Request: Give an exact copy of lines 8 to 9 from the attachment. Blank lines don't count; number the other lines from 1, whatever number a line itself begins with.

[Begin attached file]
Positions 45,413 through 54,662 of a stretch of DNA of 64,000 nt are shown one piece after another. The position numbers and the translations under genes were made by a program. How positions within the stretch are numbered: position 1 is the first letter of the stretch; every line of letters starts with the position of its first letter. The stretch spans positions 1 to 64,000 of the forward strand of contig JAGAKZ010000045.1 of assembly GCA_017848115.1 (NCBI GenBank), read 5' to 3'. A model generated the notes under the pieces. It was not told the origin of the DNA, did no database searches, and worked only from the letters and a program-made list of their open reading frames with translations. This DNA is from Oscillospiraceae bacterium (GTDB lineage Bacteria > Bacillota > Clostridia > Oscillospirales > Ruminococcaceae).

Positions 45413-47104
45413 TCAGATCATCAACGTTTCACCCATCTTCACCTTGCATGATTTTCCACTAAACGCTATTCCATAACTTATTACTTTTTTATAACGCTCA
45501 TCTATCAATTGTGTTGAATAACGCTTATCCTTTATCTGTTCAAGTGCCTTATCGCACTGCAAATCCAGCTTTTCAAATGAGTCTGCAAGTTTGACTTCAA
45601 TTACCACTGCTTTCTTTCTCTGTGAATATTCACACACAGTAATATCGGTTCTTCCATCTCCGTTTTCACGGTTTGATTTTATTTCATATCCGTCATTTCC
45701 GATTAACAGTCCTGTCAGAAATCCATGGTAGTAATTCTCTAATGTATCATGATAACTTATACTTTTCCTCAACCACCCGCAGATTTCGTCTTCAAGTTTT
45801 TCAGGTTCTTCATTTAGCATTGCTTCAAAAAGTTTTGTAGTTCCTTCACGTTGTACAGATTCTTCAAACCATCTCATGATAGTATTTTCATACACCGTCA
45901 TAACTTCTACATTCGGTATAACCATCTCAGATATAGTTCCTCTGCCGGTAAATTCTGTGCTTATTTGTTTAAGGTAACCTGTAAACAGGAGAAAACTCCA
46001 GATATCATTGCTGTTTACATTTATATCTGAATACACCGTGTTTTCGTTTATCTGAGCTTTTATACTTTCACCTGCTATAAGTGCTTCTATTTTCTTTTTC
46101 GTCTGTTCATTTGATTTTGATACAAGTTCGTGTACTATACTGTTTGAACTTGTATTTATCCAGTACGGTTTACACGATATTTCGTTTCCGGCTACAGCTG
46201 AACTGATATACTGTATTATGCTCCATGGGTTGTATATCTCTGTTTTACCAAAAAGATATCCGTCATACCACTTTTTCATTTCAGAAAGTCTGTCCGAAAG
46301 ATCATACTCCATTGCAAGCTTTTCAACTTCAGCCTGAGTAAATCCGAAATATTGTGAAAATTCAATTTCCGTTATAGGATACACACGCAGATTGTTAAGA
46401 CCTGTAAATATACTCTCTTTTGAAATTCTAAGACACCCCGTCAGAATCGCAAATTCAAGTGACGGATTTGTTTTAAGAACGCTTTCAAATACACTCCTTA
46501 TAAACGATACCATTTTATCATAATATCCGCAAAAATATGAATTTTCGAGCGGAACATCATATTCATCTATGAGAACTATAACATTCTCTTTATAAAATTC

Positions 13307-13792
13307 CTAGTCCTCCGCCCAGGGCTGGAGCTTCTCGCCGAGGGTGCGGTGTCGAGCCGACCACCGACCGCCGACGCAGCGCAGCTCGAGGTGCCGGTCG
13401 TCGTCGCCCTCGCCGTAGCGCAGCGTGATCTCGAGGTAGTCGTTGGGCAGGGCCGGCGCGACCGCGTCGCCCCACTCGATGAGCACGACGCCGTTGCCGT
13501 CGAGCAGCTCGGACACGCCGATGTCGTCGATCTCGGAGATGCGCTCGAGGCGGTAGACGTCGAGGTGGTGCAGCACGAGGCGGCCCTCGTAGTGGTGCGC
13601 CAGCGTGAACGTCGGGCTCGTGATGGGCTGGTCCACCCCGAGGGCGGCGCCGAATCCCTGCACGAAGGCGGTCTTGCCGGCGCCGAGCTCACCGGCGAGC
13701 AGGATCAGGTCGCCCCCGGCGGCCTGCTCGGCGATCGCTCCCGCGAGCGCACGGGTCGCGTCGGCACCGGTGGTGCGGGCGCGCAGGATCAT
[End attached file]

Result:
45901 TAACTTCTACATTCGGTATAACCATCTCAGATATAGTTCCTCTGCCGGTAAATTCTGTGCTTATTTGTTTAAGGTAACCTGTAAACAGGAGAAAACTCCA
46001 GATATCATTGCTGTTTACATTTATATCTGAATACACCGTGTTTTCGTTTATCTGAGCTTTTATACTTTCACCTGCTATAAGTGCTTCTATTTTCTTTTTC